Our series on the new book, Beyond the Offering Plate: A Holistic Approach to Stewardship, wraps up this week, this time with a post by yours truly. My chapter in the book considers the gifts -- and challenges -- of technology. Since you are all receiving this newsletter by email, you’re already part of how the Spirit might be working digitally. Click, scroll, or tap to read more.
Adam Copeland, Center for Stewardship Leaders
Stewarding Your iPhone
Adam J. Copeland
It’s certainly tempting to wax cynical about cell phone technology’s effects on our lives. I sometimes get frustrated by friends who break eye contact to check their latest text message vibrating on their Apple Watch, and I’m no fan of students texting during class, but when I get frustrated, I think back to a meme. The photo that went viral on social media is of a Philadelphia commuter train circa 1955. The image shows dozens of men sporting suits, ties, and hats headed to work on the crowded train. In seat after seat, each commuter is holding up a large, printed newspaper and reading silently. The caption reads, “All this technology is making us antisocial.”
At their core, social media platforms like Facebook, Twitter, Instagram and others have to do with human relationships and how we engage with one another. There’s nothing more basic to stewardship than how we relate to God and others.
A few years ago now, Keith Anderson and Elizabeth Drescher published Click 2 Save: The Digital Ministry Bible which will soon be released in a revised edition. Early on, they remind readers that the point of using digital technologies and social media is not how many people hear your voice, but “about how you are connected in meaningful, personal ways with people across diverse networks.” Especially when it comes to ministry, digital practice “is networked and relational rather than broadcast and numerical.” That sure reminds me of stewardship!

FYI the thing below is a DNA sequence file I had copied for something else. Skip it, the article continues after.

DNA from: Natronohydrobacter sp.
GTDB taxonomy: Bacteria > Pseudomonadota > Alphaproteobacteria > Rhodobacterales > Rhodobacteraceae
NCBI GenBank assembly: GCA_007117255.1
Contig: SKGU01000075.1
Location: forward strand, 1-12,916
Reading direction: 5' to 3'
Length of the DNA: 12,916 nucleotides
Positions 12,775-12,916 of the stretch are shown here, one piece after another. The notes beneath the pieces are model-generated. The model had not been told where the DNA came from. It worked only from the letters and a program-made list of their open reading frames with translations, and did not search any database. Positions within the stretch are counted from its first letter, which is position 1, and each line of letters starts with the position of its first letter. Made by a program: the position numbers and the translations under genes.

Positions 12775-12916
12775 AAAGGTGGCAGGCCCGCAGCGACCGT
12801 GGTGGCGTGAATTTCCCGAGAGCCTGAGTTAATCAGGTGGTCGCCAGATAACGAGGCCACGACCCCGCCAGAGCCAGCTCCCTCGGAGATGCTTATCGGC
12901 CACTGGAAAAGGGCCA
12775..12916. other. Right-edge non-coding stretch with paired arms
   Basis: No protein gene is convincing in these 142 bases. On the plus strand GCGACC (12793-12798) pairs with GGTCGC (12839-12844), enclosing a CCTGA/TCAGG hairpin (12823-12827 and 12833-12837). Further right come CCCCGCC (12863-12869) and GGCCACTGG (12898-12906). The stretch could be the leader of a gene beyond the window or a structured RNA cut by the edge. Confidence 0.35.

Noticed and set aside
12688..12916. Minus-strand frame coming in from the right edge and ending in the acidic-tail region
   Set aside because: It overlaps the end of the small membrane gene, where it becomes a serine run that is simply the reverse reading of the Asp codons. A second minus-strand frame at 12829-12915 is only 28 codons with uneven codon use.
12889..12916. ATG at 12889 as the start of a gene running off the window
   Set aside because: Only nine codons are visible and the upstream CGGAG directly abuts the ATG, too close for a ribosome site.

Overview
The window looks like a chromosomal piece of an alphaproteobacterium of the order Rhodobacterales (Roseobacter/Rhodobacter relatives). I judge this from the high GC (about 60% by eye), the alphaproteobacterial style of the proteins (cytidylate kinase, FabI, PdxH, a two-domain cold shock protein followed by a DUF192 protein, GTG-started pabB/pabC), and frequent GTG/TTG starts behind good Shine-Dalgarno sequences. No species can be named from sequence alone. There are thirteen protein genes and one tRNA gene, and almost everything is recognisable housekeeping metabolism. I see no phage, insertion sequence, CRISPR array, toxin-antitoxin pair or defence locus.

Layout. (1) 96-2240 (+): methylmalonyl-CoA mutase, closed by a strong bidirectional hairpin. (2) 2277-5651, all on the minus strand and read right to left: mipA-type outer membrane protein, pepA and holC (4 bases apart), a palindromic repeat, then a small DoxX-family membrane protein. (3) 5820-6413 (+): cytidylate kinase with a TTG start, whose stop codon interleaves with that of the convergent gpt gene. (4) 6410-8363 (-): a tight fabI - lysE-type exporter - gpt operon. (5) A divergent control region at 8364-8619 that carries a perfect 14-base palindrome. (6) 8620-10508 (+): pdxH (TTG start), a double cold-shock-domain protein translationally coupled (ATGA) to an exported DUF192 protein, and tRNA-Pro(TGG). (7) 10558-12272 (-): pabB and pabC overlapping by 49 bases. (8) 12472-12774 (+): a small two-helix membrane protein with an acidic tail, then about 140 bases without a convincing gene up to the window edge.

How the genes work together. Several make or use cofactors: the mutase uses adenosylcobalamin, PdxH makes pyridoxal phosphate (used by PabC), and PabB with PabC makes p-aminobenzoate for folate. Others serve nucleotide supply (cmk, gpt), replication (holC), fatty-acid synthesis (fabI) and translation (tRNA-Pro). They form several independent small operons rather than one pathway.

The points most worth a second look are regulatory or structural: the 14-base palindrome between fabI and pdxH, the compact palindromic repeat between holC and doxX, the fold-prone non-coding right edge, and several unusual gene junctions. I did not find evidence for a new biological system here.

On my better days, this frame reflects my own practices, at least when it comes to my iPhone. Rarely a day goes by when I fail to send text messages to friends and family. I’m also part of several text message groups set up so that messages we send are received by a group of friends simultaneously. We use these groups for both fun, humorous messages -- such as sending cartoon avatars of ourselves with messages to one another -- as well as to support one another in difficult times.
Yet, long before Facebook, John Calvin wrote, “man’s nature, so to speak, is a perpetual factory of idols.” Time has borne out the wisdom of Calvin’s description. Perhaps because of our propensity to create gods of our own making, the technologies we shape often have a particularly enchanting quality to them.
It takes a lot of willpower not to answer a ringing phone. Indeed, movie theaters wrestle with how to deal with patrons who cannot go two hours without looking at their brightly-lit phone screens, even if it’s to text friends about the film, or tweet a quick reaction to it.
Craig Detweiler warns in his book, iGods, “Idols serve our needs according to our schedule. When we call, they answer. They give us a false sense of being in control. But over time, the relationship reverses. We end up attending to their needs, centering our lives on their priorities and agendas. Most idols begin as good things…” It’s definitely possible to at the same time celebrate the gift of technology, and take care not to become so entranced by its glow that we lose perspective.
Thankfully, it doesn’t take long to find examples of hope rooted in technology. For example, Luther Seminary offers a Distributed Learning program that enables many who otherwise could not earn a theological degree a means by which to do so. I have a friend who, once a week, scrolls through his Facebook feed and offers prayers for those who appear. For him, Facebook updates have become a sort of spiritual practice. Personally, I appreciate the technological advancement of receiving a daily devotion in my email inbox early each morning, and having a Bible app on my phone.
I’ve heard of several churches that have developed liturgies for the blessing of cell phones. Such practices push us to consider how we might steward their potential for faithful use, one click at a time.
*Want to read more? A fuller version of this post appears in the new book, Beyond the Offering Plate: A Holistic Approach to Stewardship, edited by Adam Copeland. To order visit: Amazon, Westminster John Knox Press, or Barnes & Noble.
Adam J. Copeland is the director of the Center for Stewardship Leaders at Luther Seminary.